Targeting Wildlife TraffickersPress Release
Washington, D.C. – Today the House passed the Rescuing Animals With Rewards (RAWR) Act (H.R. 6197), which uses the State Department’s existing global rewards program to target transnational wildlife traffickers. This legislation builds on the success of House Foreign Affairs Committee Chairman Ed Royce’s (R-CA) END Wildlife Trafficking Act of 2016, which was signed into law last Congress and makes it U.S. policy to take immediate action to stop wildlife trafficking.
On the House floor prior to the vote, Chairman Royce delivered the following remarks (as prepared for delivery):
“I rise in support of H.R. 6197, which targets transnational wildlife traffickers through the State Department’s existing global rewards program. These rewards will serve as a powerful tool to capture and convict wanted transnational criminals and terrorists who profit from the illegal wildlife trade.
Just last week, 87 elephant carcasses were discovered in Botswana’s Okavango Delta. These animals were shot by poachers, brutally stripped of their tusks and left to die. This is a very real and urgent issue.
Wildlife trafficking is estimated to generate over $10 billion a year in illegal profits for the increasingly sophisticated criminal syndicates – and terrorists – engaged in these bloody crimes. The illegal ivory trade is especially lucrative.
Mr. Speaker, for years now, I’ve been engaged in this fight to save some of our most endangered species. During a recent trip to Tanzania, my colleagues and I met with the law enforcement and park rangers on the front lines. They told us how they are outmanned and up against sophisticated criminal networks using helicopters and night-vision goggles.
I have also met with the local communities impacted by these crimes, who explain how wildlife trafficking jeopardizes local security, spreads disease, undermines the rule of law, fuels corruption and damages economic development.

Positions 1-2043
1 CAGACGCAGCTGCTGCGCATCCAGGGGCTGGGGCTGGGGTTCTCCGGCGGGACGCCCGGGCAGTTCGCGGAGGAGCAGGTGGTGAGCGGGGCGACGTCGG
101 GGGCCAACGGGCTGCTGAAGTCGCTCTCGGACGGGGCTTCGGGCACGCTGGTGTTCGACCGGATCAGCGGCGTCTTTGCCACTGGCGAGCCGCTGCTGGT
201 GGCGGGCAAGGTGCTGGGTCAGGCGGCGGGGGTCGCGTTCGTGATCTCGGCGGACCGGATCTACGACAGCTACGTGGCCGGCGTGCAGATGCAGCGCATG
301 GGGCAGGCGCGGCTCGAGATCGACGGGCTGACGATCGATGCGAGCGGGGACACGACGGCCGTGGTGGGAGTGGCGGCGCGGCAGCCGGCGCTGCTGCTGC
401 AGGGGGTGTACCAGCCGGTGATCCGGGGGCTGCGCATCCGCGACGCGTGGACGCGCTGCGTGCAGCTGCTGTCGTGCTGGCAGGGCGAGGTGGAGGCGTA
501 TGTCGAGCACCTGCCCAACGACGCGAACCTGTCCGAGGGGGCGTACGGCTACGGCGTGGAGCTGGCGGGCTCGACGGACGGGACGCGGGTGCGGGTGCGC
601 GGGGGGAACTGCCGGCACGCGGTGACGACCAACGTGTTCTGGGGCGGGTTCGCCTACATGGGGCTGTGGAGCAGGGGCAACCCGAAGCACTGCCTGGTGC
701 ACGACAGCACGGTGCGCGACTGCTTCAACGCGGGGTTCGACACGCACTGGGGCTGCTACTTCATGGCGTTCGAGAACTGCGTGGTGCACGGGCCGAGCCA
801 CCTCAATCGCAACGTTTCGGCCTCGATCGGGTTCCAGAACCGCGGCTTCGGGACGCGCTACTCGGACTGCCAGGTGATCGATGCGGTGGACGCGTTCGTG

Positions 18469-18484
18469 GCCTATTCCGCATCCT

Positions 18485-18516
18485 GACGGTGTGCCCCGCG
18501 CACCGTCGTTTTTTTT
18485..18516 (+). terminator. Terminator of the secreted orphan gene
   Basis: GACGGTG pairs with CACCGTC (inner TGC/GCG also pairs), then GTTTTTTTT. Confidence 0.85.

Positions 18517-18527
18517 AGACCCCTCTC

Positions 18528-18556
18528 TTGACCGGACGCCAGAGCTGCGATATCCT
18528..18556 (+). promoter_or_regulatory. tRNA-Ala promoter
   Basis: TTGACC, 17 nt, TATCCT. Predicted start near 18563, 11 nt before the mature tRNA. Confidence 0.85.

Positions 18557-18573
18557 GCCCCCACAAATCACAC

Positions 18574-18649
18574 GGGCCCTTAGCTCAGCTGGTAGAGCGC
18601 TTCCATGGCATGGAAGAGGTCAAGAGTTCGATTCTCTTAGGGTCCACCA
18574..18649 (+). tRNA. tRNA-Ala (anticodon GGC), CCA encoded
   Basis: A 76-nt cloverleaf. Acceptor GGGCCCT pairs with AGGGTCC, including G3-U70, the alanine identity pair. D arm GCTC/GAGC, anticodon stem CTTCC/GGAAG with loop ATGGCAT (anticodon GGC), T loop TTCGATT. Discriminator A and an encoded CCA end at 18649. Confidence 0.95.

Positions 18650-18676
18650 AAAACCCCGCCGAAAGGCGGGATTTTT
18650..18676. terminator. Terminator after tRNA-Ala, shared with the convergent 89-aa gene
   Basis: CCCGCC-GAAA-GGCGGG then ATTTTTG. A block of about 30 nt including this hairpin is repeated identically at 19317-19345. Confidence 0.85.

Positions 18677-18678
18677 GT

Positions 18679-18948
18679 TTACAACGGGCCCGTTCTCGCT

Wildlife trafficking is a serious national security threat and combating it requires a global approach to identifying and apprehending the world’s worst offenders. And time is not on our side. Each day of inaction means more animals poached and more cash for criminals and terrorists.
That is why I sponsored the Eliminate, Neutralize, and Disrupt Wildlife Trafficking Act of 2016, which was signed into law last Congress and made it the policy of the United States to take immediate action to stop the illegal global trade in wildlife products and associated transnational organized crime.
And that is why I am proud to support H.R. 6197, which uses rewards to help federal law enforcement target international wildlife traffickers.
We know this approach can work.
In 2013, the State Department Rewards for Justice Program announced a $1 million reward for information on one of the most notorious transnational criminal organizations engaged in wildlife trafficking, the Vixay Keosavang network. This legislation will push the State Department to do more of this for wildlife crime to bring these dangerous criminals to justice.
I want to thank the bill’s author, Rep. Donovan, as well as his cosponsor, Rep. Castro, and Ranking Member Elliott Engel for their work on this important measure.
I urge my colleagues to join me in support of this measure, and I reserve the balance of my time.”